Idioms and Their Origin!

Idioms play a very important role in English! They beautify the language…I was coming across few idioms that we use in our language and decided to find out the same ! It is interesting to know how these idioms originated…

  • To put a spoke in someone’s wheel: 

MeaningTo deliberately hinder someone’s plans.                                                                          
Origin    : hundreds of years ago cartwheels were made from solid wood. The front wheels of a cart would have holes in them through which a spoke could be thrust in order to prevent or slow the cart from running away downhill.

  • To kick the bucket:                                                                                                                

Meaning: To die.                                                                                                                                     
Origin    : In slaughterhouses, the rail on which pigs are hung after slaughter to drain off the blood is known as the bucket bar. Muscle spasms after death sometimes lead to the dead pig twitching as if to kick the bucket bar, hence the expression.

  • Back handed compliment:

Meaning:A compliment that also insults or puts down at the same time.    
Origin    : Back-handed is synonymous with left-handed. For example in tennis, a backhand stroke is a strike by a right-handed player from the left side of the body.The left side of the body has always been deemed sinister. The Latin word for left is sinister. Hence, back-handed means round-about, indirect, or devious.

  • Crocodile Tears: 

Meaning: Pretending to cry in an attempt to manipulate or exploit, phony tears.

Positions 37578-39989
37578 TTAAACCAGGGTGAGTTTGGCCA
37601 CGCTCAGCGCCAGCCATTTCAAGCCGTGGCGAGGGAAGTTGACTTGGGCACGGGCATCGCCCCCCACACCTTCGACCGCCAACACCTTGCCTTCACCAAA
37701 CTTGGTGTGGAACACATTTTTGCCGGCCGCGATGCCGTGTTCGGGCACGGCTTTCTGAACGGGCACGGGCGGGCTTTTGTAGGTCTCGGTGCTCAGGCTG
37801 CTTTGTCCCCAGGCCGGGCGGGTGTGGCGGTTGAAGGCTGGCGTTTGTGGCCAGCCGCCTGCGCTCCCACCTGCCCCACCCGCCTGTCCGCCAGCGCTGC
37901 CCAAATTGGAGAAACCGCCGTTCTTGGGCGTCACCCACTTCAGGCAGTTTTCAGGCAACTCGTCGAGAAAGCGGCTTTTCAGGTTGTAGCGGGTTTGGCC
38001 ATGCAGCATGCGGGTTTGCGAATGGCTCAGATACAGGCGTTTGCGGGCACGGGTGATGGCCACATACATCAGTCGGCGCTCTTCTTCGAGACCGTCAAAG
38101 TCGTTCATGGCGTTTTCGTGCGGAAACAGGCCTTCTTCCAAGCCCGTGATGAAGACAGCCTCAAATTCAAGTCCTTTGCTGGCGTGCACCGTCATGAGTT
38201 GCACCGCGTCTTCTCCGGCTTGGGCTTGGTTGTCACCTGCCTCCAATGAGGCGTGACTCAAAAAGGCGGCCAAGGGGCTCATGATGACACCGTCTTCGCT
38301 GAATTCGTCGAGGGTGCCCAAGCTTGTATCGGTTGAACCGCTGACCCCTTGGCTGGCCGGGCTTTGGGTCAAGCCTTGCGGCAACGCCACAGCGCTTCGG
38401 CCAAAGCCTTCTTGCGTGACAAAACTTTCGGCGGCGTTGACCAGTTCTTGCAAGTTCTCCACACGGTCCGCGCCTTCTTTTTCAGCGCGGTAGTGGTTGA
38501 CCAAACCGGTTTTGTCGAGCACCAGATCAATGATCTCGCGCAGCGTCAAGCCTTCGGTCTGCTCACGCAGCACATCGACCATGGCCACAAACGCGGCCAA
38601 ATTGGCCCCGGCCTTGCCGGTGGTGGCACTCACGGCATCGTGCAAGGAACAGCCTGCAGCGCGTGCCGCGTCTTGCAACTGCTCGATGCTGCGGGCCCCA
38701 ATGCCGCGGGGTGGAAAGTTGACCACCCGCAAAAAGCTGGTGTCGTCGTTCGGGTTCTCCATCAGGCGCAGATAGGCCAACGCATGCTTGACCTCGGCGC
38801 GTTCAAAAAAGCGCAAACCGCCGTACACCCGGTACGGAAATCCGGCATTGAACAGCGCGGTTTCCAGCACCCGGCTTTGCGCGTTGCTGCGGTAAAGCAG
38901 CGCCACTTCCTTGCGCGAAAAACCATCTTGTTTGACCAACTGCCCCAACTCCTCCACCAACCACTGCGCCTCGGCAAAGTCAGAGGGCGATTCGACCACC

Origin  :  It was often thought that crocodiles shed tears that slid down into their mouths, moistening their food and making it easier for them to swallow. Hence the tears appear to be an expression of emotion but are in fact a means to make it easier to swallow (possibly the observer).

  • At the eleventh hour: 

Meaning: When a person wants more than is good for them.                                                          
Origin    : On a 12-hour clock (rather than the 24-hour clock used by scientists, the military, et al) the hours of 12 noon and 12 midnight seem to hold special significance. De-marking the transition from morning to afternoon and the end of the day, they are often used as deadlines (high noon, the stroke of midnight).To come at “the eleventh hour” implies that it comes in the last hour before the deadline. The choice of “the eleventh minute of the eleventh hour of the eleventh day of the eleventh month” as the time to end W.W.I was quite apt.

  • Face the music: 

Meaning:To accept the truth.                                                                                                            
 Origin    :Comes from the British military. When someone was court marshaled, there would be a military drum squad playing, hence face the music. The term “drummed out of the military” came from this practice….
These are few of the popular ones.There are many more which are available in the source that am giving below. Its fun to know how these words came into play!


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